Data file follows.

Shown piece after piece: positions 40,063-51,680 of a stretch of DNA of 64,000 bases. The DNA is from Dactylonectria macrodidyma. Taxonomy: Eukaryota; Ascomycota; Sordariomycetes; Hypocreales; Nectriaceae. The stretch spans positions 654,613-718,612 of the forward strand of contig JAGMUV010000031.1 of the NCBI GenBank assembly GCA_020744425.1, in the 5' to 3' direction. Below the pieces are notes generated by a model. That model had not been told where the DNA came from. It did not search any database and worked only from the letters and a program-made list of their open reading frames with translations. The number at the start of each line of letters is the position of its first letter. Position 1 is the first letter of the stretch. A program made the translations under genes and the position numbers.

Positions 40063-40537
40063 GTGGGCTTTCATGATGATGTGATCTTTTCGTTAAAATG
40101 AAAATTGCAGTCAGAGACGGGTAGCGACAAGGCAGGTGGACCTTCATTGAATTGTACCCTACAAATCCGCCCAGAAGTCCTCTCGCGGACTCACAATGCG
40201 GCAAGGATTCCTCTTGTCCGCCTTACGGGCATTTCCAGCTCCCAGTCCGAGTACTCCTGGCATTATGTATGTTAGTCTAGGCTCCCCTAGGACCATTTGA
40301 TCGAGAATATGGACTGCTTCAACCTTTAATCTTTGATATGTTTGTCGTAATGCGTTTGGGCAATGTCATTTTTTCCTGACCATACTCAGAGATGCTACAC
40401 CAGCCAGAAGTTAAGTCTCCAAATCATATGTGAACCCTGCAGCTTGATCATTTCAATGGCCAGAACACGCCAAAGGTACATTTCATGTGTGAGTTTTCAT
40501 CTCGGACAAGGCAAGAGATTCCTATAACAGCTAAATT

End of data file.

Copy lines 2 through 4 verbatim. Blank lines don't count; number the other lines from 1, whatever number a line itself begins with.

Positions 40063-40537
40063 GTGGGCTTTCATGATGATGTGATCTTTTCGTTAAAATG
40101 AAAATTGCAGTCAGAGACGGGTAGCGACAAGGCAGGTGGACCTTCATTGAATTGTACCCTACAAATCCGCCCAGAAGTCCTCTCGCGGACTCACAATGCG